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Draft Profile: RB Jeremy Hill offers plenty of power

Posted Apr 11, 2014

LSU RB Jeremy Hill improved on his combine numbers at his pro day. He also made a pre-draft visit to Buffalo last week.

He’s not the only power back in the 2014 draft class, but if you put on game tape of LSU’s Jeremy Hill it’s hard not to be think he doles out more punishment than he takes. At 6-foot-1 and 233 pounds, Hill is a run game grinder in every possible way. Where he’s different is he’s got enough athleticism to spin off would be tacklers and make receptions in the passing game.

Hill, who rushed for just over 1,400 yards last season, and averaged almost seven yards a carry improved on his NFL combine numbers this past week. He was clocked at 4.52 and 4.54 on his two 40-yard runs in Baton Rouge Wednesday, both significantly better than his 4.66 in Indianapolis.

SEE ALSO: Hill among pre-draft visiors to One Bills Drive

He also demonstrated soft hands in catching passes out of the backfield and looked smooth in getting up field after the catch. It was an important facet of his game to put on display after making just 18 receptions in two seasons with the Tigers.

“Hill is a guy when you watch him on tape and his games he’s impressive,” said ESPN NFL draft analyst Mel Kiper. “His workouts aren’t going to wow you from a speed standpoint, but to me he’s one of those backs his talent indicates he should be a second-round pick. His performance indicates second round, but he’s probably fourth or fifth round based on how backs drop.”

Hill also isn’t helped by the two arrests he had while at LSU. The first was for a misdemeanor sexual assault charges that forced him to sit out the 2011 season. He was also arrested for battery outside a bar last August. He’s reportedly on probation until July 2015.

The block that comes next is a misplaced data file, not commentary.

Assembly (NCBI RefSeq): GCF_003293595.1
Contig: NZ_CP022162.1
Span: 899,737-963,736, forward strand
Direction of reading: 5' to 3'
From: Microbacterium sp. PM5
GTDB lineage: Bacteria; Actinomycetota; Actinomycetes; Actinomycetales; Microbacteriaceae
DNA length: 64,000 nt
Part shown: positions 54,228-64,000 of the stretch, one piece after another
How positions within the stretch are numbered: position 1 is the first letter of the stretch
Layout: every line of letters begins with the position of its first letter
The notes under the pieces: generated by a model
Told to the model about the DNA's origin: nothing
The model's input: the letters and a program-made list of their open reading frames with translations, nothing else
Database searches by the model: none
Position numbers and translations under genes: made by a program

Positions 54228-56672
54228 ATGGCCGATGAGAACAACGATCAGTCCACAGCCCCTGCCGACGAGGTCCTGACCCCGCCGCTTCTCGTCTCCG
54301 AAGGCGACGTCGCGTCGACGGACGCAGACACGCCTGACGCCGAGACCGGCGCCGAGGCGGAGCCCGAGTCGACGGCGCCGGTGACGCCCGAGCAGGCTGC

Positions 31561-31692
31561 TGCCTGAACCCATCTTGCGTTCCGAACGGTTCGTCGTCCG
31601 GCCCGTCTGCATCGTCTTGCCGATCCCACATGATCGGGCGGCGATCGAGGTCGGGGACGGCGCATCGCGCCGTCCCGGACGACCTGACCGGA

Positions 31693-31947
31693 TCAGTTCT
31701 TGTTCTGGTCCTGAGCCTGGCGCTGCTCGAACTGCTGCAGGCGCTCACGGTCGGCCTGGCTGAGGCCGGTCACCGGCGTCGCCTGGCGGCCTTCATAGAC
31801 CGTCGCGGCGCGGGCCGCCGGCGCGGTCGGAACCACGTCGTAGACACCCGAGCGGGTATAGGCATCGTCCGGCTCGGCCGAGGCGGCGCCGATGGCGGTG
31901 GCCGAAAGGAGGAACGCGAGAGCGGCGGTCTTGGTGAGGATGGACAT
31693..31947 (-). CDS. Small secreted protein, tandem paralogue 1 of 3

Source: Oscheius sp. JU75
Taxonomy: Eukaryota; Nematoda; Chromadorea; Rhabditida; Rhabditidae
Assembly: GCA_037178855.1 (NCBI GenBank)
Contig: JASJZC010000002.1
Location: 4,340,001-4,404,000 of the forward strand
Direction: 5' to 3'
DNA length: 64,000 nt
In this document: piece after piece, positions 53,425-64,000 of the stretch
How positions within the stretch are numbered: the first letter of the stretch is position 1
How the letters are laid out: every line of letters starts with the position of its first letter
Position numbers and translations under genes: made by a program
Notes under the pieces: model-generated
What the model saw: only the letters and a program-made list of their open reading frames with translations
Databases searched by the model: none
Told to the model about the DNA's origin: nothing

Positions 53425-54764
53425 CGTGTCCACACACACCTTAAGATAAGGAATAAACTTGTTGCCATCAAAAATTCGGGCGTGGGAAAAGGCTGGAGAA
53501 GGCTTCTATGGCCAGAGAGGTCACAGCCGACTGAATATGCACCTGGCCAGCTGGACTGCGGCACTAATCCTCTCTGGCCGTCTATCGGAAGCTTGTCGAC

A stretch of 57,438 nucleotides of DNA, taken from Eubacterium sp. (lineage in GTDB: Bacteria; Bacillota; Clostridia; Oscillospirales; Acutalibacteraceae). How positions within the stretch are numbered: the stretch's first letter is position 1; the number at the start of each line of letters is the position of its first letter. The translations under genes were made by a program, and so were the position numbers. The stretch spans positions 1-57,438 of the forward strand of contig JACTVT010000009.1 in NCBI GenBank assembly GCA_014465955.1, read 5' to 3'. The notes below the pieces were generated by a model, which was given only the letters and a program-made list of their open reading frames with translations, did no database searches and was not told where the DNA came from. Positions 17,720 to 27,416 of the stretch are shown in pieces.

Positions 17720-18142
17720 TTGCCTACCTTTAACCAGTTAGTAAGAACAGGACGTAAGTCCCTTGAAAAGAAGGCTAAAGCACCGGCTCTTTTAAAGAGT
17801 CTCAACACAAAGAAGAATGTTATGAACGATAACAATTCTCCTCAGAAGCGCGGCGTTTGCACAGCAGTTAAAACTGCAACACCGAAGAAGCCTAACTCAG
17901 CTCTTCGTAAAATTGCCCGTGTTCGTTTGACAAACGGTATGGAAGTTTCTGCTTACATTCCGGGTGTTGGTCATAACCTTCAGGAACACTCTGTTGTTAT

The LSU back said he was straightforward in explaining the incidents to NFL clubs at the combine in February.

“They’ve done their homework,” said Hill. “They know what’s going on. It’s up to me to be honest about it and be forthcoming. I let them know everything that happened. I put myself in those situations. I can’t really focus on that. All I can do is make the right decisions going forward and put myself in the best position possible.”

Knowing the demand for running backs isn’t high coupled with his checkered past Hill goes into the 2014 draft with no expectations.

“No one knows. You have to go into draft day being open to anything, even being undrafted,” he said. “I’m going into draft day with nothing expected. Just being blessed and honored if any team takes me. I don’t have high expectations. I’m just doing everything I’m supposed to do right now and trying to make it as tough as possible for those GMs and coaches (to pass on me).”

Hill had a pre-draft visit with Buffalo last week. Bills head coach Doug Marrone has talked more than once about grinding out the tough yards late in the season when the weather turns in Western New York. In 2013 Marrone was largely true to his word of having a potent rushing attack. Buffalo was first in the league with 546 rushing attempts. They also ranked fifth in the league in rushing. Short yardage however, proved to be a trouble area for the Bills. That was rarely an issue for Hill.

With Fred Jackson and C.J. Spiller both entering the final year of their respective contracts Buffalo does need to begin grooming younger players at the position.

By no means is Hill a finished product. He will bounce a few too many runs outside at times and isn’t as effective as an east-west runner. He’s susceptible to running high instead of low behind his pads, but for a big man he has quick feet especially in tight spaces and possesses an effective jump cut to elude traffic. Hill is also a willing pass protector.

With low miles on his tires and just 21-years of age, Hill has upside to his game. His off field baggage must be investigated fully, but a team could roll the dice on the LSU product in the fourth round.

“All I can do is just tell them what happened and why it happened,” said Hill. “After that, there’s really not much you can do about it or they can do about it either, just move forward. They’re going to accept it and like it, or feel like they can’t move forward with it. It’s out of my hands at that point. All I can do is give them all the information they need. Hopefully they like me and hopefully they can move forward with me.”